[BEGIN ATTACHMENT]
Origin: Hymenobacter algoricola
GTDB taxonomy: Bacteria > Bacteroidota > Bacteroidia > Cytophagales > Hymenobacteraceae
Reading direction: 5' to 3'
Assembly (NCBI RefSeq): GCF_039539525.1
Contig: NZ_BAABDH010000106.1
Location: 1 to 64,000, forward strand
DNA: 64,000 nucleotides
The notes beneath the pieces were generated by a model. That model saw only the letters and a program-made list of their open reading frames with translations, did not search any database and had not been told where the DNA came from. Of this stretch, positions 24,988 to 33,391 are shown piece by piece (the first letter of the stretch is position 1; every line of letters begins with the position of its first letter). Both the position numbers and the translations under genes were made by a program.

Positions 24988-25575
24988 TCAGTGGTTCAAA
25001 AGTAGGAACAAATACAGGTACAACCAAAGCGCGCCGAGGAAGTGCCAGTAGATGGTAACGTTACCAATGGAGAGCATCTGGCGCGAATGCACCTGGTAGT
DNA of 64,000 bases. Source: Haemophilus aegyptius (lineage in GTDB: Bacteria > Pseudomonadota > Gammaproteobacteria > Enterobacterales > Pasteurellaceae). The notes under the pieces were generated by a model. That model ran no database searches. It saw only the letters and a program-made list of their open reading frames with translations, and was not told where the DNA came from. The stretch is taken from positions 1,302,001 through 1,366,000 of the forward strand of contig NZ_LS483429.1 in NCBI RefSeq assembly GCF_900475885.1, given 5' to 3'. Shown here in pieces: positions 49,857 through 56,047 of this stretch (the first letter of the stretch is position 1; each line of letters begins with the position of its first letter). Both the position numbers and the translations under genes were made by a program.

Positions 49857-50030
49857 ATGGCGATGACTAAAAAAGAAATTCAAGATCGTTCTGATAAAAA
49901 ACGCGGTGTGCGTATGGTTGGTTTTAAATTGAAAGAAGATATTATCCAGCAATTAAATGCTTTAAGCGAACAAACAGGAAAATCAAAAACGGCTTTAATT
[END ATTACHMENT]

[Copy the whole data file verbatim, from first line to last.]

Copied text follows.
Origin: Hymenobacter algoricola
GTDB taxonomy: Bacteria > Bacteroidota > Bacteroidia > Cytophagales > Hymenobacteraceae
Reading direction: 5' to 3'
Assembly (NCBI RefSeq): GCF_039539525.1
Contig: NZ_BAABDH010000106.1
Location: 1 to 64,000, forward strand
DNA: 64,000 nucleotides
The notes beneath the pieces were generated by a model. That model saw only the letters and a program-made list of their open reading frames with translations, did not search any database and had not been told where the DNA came from. Of this stretch, positions 24,988 to 33,391 are shown piece by piece (the first letter of the stretch is position 1; every line of letters begins with the position of its first letter). Both the position numbers and the translations under genes were made by a program.

Positions 24988-25575
24988 TCAGTGGTTCAAA
25001 AGTAGGAACAAATACAGGTACAACCAAAGCGCGCCGAGGAAGTGCCAGTAGATGGTAACGTTACCAATGGAGAGCATCTGGCGCGAATGCACCTGGTAGT
DNA of 64,000 bases. Source: Haemophilus aegyptius (lineage in GTDB: Bacteria > Pseudomonadota > Gammaproteobacteria > Enterobacterales > Pasteurellaceae). The notes under the pieces were generated by a model. That model ran no database searches. It saw only the letters and a program-made list of their open reading frames with translations, and was not told where the DNA came from. The stretch is taken from positions 1,302,001 through 1,366,000 of the forward strand of contig NZ_LS483429.1 in NCBI RefSeq assembly GCF_900475885.1, given 5' to 3'. Shown here in pieces: positions 49,857 through 56,047 of this stretch (the first letter of the stretch is position 1; each line of letters begins with the position of its first letter). Both the position numbers and the translations under genes were made by a program.

Positions 49857-50030
49857 ATGGCGATGACTAAAAAAGAAATTCAAGATCGTTCTGATAAAAA
49901 ACGCGGTGTGCGTATGGTTGGTTTTAAATTGAAAGAAGATATTATCCAGCAATTAAATGCTTTAAGCGAACAAACAGGAAAATCAAAAACGGCTTTAATT